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Delvyn Case

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Delvyn Case

Biography

Delvyn Case (b. 1974, New York, N.Y.) is an American composer, conductor, scholar, performer, concert producer, and educator.

Dr. Case studied music at Yale College (B.A. summa cum laude in music), where he conducted the famous Yale Bach Society and was one of the few undergraduates to ever study composition at the graduate-only Yale School of Music. He was awarded a William Penn Fellowship for graduate study at the University of Pennsylvania, completing his Ph.D. in musical composition at the age of 26. His teachers included Steven Mackey, David Rakowski, Elliott Schwartz, Sebastian Currier, James Primosch, Jay Reise, Ezra Laderman, David Lang, Anthony Davis, and Martin Bresnick.

Case has served as visiting faculty in the Department of Composition and Theory at the Longy School of Music, and is a past faculty member at Boston College, Northeastern University, and Eastern Nazarene College (Quincy, Mass.) He is currently associate professor of music at Wheaton College in Norton, Massachusetts, where he teaches courses in composition, theory, songwriting, and popular music, and conducts the Great Woods Symphony Orchestra.

As a composer, Dr. Case has received honors and fellowships from numerous organizations, including BMI, The Society of Composers, and The College Music Society, among others. He is a former member of Boston's infamous composers' collective Composers in Red Sneakers. His concert music has been performed by legendary clarinetist Richard Stoltzman, the Borromeo Quartet, and Ibis Camerata, among many others. His music has been heard at the Kennedy Center and on NPR's Performance Today.

His original orchestral overture Rocket Sleigh has become the most popular new addition to the orchestral holiday pops repertoire, having been performed hundreds of times by over 70 orchestras in the U.S., UK, Canada, and Europe.

His two educational outreach pieces for narrator and chamber ensemble, originally commissioned by the Portland Symphony Orchestra, have been performed for over 10,000 children from Maine to California. In 2018 it was performed in Australia as part of the Canberra Symphony Orchestra’s outreach program.

As a concert producer, he has presented over 100 free- and low-cost concerts in his hometown of Quincy Massachusetts, as well as many outreach events in collaboration with the Quincy Public Schools, Thomas Crane Public Library, Quincy Council on Aging, Quincy Historical Society, and the Mayor's Office. Along with the Omer Quartet, he received a 2017 "Free For All" grant from The Boston Foundation to present outreach concerts at a homeless shelter, rehab clinic, and community center in the city of Quincy. In 2011 he was the recipient of a "40 Under 40 Award" from Stars, Inc, recognizing his status as a community leader on Boston's South Shore.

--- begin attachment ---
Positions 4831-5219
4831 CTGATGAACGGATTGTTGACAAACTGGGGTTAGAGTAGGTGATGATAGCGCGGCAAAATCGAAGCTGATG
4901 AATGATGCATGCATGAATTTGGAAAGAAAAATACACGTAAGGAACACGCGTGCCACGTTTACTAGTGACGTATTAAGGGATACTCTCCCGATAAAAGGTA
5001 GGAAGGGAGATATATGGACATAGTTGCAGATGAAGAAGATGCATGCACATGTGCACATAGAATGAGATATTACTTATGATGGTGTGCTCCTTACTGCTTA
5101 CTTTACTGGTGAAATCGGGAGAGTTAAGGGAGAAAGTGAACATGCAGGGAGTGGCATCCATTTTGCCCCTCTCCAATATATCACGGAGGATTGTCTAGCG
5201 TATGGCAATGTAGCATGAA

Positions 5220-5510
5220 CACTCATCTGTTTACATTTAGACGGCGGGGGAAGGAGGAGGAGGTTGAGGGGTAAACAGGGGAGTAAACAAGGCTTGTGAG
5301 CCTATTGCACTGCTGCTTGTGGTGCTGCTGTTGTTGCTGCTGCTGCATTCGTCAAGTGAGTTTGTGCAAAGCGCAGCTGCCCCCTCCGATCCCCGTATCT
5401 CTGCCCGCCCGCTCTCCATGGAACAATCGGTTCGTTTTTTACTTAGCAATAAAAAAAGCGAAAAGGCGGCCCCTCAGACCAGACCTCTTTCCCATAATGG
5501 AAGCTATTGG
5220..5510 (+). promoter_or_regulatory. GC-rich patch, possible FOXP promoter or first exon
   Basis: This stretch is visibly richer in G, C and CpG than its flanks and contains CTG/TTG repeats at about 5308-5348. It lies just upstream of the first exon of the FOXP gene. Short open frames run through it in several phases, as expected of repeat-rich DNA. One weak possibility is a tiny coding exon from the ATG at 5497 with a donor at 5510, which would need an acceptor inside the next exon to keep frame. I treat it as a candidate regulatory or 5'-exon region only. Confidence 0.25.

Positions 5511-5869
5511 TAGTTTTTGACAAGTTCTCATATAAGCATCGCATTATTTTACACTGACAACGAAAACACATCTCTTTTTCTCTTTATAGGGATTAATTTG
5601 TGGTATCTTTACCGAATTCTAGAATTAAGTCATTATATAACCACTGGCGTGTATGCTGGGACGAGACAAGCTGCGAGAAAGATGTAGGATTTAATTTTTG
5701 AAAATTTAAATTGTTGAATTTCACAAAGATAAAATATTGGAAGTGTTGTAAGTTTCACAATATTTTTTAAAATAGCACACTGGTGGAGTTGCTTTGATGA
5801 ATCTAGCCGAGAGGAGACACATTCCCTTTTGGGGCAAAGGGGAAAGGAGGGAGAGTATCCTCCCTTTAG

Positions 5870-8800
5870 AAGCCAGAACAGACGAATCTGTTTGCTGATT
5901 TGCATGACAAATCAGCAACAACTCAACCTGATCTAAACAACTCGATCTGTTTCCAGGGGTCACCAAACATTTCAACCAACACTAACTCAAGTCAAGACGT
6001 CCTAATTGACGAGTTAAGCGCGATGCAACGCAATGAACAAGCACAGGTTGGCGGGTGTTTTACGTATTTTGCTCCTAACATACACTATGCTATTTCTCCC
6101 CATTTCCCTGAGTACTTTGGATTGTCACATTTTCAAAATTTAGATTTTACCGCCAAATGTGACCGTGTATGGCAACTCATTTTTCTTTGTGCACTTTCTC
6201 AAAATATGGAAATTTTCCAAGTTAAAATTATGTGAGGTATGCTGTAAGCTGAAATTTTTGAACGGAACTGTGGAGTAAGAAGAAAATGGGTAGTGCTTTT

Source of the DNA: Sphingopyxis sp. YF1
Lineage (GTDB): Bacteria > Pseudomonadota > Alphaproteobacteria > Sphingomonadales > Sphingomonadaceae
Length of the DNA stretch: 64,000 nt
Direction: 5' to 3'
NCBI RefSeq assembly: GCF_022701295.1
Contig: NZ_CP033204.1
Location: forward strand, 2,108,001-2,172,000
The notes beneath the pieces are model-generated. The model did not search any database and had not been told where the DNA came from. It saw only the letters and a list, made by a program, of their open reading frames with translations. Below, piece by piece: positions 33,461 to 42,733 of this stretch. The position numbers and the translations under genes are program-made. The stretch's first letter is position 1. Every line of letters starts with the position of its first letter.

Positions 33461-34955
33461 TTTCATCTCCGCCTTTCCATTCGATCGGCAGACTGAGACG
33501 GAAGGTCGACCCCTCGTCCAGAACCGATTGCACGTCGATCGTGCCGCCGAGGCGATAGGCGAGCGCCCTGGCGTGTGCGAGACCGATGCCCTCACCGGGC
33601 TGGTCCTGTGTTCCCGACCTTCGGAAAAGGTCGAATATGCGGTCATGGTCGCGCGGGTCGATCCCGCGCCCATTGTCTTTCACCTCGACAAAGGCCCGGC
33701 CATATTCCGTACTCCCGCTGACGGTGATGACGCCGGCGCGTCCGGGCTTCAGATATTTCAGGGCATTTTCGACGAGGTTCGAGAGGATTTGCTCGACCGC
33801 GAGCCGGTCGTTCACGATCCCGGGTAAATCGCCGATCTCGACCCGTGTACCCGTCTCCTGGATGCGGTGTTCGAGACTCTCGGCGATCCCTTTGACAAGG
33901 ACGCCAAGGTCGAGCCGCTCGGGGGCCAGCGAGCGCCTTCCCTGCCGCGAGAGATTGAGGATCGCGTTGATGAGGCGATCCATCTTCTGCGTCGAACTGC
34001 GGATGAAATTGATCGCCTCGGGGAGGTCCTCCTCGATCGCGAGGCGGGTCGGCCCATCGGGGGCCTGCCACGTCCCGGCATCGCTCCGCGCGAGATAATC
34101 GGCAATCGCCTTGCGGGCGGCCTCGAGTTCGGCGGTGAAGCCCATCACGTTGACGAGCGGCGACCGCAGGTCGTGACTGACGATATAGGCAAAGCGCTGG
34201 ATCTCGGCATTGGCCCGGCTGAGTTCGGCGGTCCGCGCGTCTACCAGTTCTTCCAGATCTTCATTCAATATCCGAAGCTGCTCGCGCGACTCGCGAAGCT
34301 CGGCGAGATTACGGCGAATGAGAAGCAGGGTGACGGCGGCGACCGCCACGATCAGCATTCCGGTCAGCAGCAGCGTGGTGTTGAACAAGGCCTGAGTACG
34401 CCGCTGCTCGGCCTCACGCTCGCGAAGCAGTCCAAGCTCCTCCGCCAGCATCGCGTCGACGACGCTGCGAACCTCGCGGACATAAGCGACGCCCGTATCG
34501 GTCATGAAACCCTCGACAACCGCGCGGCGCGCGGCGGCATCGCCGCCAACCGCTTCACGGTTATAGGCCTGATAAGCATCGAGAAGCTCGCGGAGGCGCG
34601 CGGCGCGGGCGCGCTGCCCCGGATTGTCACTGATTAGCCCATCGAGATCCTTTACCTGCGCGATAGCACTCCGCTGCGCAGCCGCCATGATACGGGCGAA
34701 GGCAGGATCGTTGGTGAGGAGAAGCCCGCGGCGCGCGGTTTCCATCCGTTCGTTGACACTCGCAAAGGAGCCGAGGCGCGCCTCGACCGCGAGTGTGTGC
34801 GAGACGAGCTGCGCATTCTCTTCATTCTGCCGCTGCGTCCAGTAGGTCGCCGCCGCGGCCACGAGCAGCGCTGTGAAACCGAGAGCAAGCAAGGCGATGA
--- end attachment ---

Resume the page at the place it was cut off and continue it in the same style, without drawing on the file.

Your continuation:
Dr. Case is a conductor who has directed a wide variety of ensembles at all levels. Currently he conducts the Great Woods Symphony Orchestra at Wheaton College. He is also the co-founder and conductor of Seven Seasons, a new music ensemble based in Portland, Maine, and the Quincy Bay Chamber Orchestra, a professional ensemble that dedicated to performing outreach concerts in the Quincy, Massachusetts area. He studied conducting with David Hayes at the Curtis Institute of Music, LanFranco Marcelletti at the Yale School of Music, and with John Finney of Boston's Handel & Haydn Society.

He is the co-founder and pianist for the avant-garde improvisation ensemble the meltdown incentive, which explores the complex relationships between text, music, and sound in edgy, thought-provoking, and often humorous new ways.

Dr. Case also maintains an active career as a scholar, with primary interests in popular music and the relationship between music and religion. He has written articles for the interdisciplinary journal Books & Culture and for ThinkChristian.org, and has given presentations at the national conference of the American Academy of Religion and at conferences and events sponsored by Harvard Divinity School, the Association for Theopoetics Research and Exploration, Andover-Newton Theological School, the Society for the Arts in Religious and Theological Studies, and many churches. In 2018 he founded Deus Ex Musica, an ecumenical organization that promotes the use of sacred music as a resource for learning, spiritual growth, and discipleship within the Christian church.

He has presented numerous papers at the national and regional conferences of the College Music Society dealing with a wide range of topics, from the ethics of music education to the pedagogy of songwriting. He has also given presentations at the national conference of the College Orchestra Directors Association on diversity in orchestral programming. In 2004 he presented his research on the rhythmic structure of hip-hop as a fellow at the Glasscock Center for Humanities Research at Texas A&M University.


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